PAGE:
SA special envoys to begin talks to end Zim political crisis
Defence Minister Nosiviwe Maphisa-Nqakula and her State Security counterpart Bongani Bongo arrived in Harare on Wednesday night.
JOHANNESBURG - South Africa's special envoys to Zimbabwe will begin talks on the crisis in the neighbouring country on Thursday morning, as the world waits to see how the political impasse will end.
Mugabe is said to be safe at home where the military is holding him and his family.
International Relations spokesperson Clayson Monyela says that all involved, including Mugabe, will be invited to the discussions aimed at ending the crisis
“I can confirm that the special envoys appointed by president Zuma have arrived in Zimbabwe, they were welcomed well. They have just been briefed at the VIP lounge.”
The British acting ambassador has been posting a series of updates on social media as the tension continues.
The United Kingdom says Zimbabweans must be able to decide on their own future in free and fair elections in line with the constitution adding that authoritarian rule should have no place in Africa.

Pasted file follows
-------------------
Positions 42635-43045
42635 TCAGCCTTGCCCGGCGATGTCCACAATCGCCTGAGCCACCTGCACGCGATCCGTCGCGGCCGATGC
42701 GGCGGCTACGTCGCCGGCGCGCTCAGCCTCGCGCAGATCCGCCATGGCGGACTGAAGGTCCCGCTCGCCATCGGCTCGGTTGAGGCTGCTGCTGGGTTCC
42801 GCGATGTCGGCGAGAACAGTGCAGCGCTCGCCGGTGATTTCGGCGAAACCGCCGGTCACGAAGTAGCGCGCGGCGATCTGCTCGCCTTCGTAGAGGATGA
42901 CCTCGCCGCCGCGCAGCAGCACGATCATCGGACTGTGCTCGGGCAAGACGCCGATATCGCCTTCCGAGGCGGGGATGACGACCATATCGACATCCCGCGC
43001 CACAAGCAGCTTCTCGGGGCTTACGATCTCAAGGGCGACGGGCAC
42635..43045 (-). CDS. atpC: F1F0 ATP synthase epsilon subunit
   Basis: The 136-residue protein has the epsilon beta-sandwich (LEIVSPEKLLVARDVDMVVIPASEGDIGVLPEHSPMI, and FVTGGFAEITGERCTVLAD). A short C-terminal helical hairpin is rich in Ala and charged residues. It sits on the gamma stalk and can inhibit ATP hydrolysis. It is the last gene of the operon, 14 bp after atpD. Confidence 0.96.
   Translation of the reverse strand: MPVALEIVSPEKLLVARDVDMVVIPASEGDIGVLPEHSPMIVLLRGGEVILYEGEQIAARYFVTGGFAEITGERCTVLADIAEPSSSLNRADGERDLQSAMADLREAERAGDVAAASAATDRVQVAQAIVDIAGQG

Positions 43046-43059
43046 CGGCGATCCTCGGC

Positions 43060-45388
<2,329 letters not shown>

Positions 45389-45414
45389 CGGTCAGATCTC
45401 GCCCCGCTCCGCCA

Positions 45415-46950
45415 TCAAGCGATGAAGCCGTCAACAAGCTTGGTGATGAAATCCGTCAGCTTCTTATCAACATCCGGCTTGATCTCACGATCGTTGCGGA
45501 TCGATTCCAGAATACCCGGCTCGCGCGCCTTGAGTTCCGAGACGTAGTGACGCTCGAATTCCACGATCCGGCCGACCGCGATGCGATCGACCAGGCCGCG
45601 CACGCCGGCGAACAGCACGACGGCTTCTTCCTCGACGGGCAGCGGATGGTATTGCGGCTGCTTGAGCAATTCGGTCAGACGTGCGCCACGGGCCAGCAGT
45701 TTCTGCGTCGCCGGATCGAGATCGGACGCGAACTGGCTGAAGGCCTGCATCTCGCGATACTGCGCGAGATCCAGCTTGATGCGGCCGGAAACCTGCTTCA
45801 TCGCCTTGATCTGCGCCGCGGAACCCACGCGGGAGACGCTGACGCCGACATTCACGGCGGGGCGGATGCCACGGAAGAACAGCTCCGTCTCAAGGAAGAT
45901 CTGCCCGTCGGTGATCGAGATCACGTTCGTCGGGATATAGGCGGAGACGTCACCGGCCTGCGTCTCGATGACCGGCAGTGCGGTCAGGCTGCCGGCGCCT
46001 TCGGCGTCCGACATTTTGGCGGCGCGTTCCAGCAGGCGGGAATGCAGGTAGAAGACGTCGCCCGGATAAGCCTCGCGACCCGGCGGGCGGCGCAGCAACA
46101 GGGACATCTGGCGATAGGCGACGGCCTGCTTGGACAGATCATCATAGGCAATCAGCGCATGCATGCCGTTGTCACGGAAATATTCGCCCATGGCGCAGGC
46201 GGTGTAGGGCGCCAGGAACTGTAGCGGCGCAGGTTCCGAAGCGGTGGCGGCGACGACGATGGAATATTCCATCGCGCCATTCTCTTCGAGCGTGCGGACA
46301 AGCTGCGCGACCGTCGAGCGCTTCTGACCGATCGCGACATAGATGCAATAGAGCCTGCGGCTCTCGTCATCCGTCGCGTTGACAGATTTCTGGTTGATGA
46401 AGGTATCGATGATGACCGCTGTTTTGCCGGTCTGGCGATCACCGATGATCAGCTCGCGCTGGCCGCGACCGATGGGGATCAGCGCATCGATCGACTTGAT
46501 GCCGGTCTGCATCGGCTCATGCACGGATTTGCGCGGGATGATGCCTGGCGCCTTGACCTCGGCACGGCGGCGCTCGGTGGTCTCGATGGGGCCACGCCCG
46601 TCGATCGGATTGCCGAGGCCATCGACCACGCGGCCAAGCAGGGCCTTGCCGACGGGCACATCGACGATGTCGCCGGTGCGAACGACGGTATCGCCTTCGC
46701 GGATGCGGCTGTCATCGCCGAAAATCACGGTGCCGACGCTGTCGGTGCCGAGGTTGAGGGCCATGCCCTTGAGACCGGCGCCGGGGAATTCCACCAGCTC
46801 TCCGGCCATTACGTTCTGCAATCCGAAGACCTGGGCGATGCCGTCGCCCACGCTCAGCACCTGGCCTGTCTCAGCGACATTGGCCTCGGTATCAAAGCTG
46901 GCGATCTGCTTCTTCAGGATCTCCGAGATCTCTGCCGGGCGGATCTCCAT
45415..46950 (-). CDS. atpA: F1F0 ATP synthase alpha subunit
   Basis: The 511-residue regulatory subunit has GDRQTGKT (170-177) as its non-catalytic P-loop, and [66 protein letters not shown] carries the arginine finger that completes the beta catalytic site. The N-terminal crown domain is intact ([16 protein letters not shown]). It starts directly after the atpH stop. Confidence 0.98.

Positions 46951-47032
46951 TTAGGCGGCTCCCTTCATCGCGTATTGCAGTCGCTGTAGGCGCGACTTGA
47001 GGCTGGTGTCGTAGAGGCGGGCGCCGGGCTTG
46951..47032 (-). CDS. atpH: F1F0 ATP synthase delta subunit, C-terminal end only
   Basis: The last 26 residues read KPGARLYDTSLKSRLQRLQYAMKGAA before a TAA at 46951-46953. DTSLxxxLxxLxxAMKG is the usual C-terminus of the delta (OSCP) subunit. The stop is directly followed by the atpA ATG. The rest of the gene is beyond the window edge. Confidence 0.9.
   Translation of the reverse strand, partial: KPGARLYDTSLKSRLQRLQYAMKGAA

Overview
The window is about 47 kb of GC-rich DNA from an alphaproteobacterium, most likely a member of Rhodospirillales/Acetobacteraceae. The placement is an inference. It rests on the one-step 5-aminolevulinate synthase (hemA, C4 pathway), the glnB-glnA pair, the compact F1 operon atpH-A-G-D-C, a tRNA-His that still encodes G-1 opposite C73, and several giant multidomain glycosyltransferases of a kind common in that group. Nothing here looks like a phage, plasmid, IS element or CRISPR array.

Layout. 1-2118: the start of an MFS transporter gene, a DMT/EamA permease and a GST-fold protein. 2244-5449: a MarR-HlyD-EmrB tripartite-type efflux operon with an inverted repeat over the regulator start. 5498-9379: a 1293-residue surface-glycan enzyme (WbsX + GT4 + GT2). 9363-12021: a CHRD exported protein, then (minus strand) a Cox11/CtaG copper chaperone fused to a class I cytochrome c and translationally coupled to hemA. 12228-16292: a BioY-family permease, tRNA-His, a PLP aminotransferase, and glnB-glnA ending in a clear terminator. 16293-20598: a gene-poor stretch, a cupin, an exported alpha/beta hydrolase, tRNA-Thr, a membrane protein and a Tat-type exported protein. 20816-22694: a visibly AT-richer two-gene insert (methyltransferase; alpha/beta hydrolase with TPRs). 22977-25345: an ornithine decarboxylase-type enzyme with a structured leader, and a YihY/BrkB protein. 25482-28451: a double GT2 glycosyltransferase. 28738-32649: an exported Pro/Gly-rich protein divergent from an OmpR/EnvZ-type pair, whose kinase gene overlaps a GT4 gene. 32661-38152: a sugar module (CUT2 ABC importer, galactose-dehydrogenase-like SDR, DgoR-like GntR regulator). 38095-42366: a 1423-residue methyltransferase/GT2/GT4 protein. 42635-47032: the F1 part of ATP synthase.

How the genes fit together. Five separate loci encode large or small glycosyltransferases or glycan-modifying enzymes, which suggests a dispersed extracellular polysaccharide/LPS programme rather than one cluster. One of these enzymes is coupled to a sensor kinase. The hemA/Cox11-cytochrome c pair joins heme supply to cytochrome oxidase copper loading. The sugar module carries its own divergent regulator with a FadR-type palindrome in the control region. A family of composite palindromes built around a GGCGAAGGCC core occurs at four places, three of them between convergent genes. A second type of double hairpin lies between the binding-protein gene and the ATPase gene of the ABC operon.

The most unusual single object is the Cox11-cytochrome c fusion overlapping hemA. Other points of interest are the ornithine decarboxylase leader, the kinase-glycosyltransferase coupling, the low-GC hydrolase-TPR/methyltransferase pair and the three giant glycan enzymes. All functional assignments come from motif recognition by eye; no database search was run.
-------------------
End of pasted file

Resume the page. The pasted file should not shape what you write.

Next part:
Meanwhile, the United Nations has appealed for calm, non-violence and restraint in Zimbabwe as world leaders continue to monitor the situation.
It’s not known how many Britons are either visiting or living in Zimbabwe but it's thought to be a significant number.
The acting ambassador in Harare, Simon Thomas, has urged them to remain indoors or in their hotel rooms until the situation is clearer.
In London south, a small band of Zimbabwean exiles gathered outside of Zimbabwe’s embassy to celebrate what they hope will be the fall of Mugabe.
Most are members of the UK based charity Zimbabwe Human Rights Organisation which holds weekly protests against the abuses in their homeland. The leader says real change must follow these events.
GALLERY: On the ground in Zimbabwe
Whatever comes of South African Development Community and military intervention in Zimbabwe, some activists say there's a long road ahead for the beleaguered country.
Prominent religious leader and activist, Evan Mawarira, says that he is concerned.
Mawarira says that the involvement of the military in the transition of power in Zimbabwe is not desirable.
“The road to a new Zimbabwe is certainly not going to be fixed by the events of the last 24 to 48 hours.”
He says a lot of work still needs to be done to rebuild Zimbabwe.
“We have millions of young people that need to be employed, we have hospitals that’s need to be rehabilitated. We have an economy that has been in ICU for the better part of eight years.”
He has called on Zimbabweans not to be overly excited about the actions of the military, saying that they must rather play their part in guarding and defending the country’s constitution.